§ 2. Mr. Thomas Cox
asked the Secretary of State for Northern Ireland how many people aged under 21 years in Northern Ireland are unemployed; and what percentage of the work force this represents.
§ The Minister of State, Northern Ireland Office (Mr. Adam Butler)
The monthly unemployment statistics do not show separately people aged under 21. The figure for January 1981 for unemployed persons under 20 was 20,754. This represents 3.6 per cent. of all employees in Northern Ireland.
§ Mr. Cox
Is the Minister aware that the significance of his reply is that, despite all the problems in Northern Ireland, there is still no hope of meaningful employment for thousands of young men and women? Is he not aware that Northern Ireland cries out for a stable industrial base that offers employment and training and that it wants to 972 get away from the utter stupidity of paying millions of pounds to keep people in unemployment? When will that message be understood by the Government?
§ Mr. Butler
I agree that the need is for a stable industrial base. That is what our policies are designed to procure. In the meantime we are taking steps to give employment to young people. As the hon. Gentleman is aware, we have increased the number of places on the youth opportunities programme by about 40 per cent. since the previous Administration were in power.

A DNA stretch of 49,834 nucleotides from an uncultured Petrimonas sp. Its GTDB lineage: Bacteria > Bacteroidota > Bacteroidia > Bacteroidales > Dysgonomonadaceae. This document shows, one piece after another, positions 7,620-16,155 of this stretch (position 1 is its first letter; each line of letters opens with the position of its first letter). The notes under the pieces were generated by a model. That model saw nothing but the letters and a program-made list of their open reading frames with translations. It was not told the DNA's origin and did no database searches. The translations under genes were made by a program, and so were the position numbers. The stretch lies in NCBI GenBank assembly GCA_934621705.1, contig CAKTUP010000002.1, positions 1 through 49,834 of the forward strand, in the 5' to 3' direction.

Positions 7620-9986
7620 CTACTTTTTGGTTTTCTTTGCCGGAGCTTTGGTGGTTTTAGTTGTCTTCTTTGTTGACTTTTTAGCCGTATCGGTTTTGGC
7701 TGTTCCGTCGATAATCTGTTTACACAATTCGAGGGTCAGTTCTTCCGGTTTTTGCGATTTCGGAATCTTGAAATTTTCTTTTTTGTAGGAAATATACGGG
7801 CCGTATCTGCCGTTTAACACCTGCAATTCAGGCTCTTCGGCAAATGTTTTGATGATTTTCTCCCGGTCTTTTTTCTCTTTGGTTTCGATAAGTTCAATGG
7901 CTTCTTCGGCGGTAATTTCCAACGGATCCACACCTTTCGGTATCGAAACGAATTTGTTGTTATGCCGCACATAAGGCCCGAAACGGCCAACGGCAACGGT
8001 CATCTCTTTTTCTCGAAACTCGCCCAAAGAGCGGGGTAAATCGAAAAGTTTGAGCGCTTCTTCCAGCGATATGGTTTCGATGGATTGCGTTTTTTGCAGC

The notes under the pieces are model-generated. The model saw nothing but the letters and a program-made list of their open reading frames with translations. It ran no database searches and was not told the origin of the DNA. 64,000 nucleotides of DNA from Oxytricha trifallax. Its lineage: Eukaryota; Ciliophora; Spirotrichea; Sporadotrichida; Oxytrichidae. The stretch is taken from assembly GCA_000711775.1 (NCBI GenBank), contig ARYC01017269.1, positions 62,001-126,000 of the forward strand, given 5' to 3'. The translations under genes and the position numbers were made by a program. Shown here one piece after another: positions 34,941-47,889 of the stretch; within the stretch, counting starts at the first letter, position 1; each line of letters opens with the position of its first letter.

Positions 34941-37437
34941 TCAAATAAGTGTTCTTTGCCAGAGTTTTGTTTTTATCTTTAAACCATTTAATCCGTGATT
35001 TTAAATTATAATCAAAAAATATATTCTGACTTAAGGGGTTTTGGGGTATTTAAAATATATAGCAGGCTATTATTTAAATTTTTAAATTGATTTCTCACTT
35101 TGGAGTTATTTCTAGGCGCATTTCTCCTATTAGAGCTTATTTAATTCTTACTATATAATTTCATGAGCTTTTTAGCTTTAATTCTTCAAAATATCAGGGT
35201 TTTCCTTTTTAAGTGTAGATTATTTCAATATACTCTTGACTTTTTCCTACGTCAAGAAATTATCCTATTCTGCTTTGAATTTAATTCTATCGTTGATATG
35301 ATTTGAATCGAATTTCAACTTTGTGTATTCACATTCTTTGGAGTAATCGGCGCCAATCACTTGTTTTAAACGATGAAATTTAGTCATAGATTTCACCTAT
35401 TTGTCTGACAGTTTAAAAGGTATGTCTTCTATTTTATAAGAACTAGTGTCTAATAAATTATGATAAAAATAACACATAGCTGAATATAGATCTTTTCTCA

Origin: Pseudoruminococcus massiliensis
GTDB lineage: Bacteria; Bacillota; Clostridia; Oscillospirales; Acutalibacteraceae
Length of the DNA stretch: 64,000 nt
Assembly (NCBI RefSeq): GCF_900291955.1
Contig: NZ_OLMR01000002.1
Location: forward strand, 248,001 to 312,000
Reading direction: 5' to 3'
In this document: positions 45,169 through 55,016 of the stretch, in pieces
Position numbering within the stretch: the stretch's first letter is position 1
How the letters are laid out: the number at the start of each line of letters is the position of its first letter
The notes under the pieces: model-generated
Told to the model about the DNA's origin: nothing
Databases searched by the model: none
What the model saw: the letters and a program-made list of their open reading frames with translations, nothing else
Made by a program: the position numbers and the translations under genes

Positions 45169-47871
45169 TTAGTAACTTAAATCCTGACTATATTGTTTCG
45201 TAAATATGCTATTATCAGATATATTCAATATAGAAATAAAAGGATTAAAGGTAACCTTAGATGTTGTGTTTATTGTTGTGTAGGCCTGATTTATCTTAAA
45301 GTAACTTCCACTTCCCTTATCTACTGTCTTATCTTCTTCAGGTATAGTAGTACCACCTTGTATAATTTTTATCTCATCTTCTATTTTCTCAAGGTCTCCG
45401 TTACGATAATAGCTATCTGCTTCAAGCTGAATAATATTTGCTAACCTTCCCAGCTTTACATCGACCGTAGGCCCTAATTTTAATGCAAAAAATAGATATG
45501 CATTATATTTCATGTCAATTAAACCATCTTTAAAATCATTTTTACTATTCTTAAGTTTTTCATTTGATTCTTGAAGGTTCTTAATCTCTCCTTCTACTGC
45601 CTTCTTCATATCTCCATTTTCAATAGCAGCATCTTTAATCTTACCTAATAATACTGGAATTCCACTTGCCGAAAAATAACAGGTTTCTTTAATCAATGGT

§ Mr. Bradford
What steps does the Minister intend to take to rejuvenate the construction industry in Northern Ireland? How many jobs have been lost in that industry since the moratorium was applied in July 1980?
§ Mr. Kilfedder
Does the Minister agree that the proposed expansion of the youth opportunities programme from 7,000 to 10,000 places is inadequate to deal with the appalling unemployment that exists for young people in the Province? Will he set up many more community workshops to help young unemployed people to learn industrial skills and arrange to increase the number of places at Govenment training centres?
§ Mr. Butler
With the resources available, the increase of 3,000 places on the youth opportunities programme is sufficient at this time, especially bearing in mind the resources that we are putting behind industrial development.
§ Mr. Pendry
Is the Minister aware that in addition to 10 per cent. of the unemployed being school leavers, 30 per cent. are under 21? Does he not recognise that by diminishing the training boards and Enterprise Ulster he is throwing many more young people on to the streets, which must in turn worsen the security situation?
§ Mr. Butler
Enterprise Ulster deals more with the long-term adult unemployed, although a few young people are given jobs by the scheme. We are continuing strongly with the Government's training programme at Government training centres and with employers. The schemes are fully supported and are doing valuable work.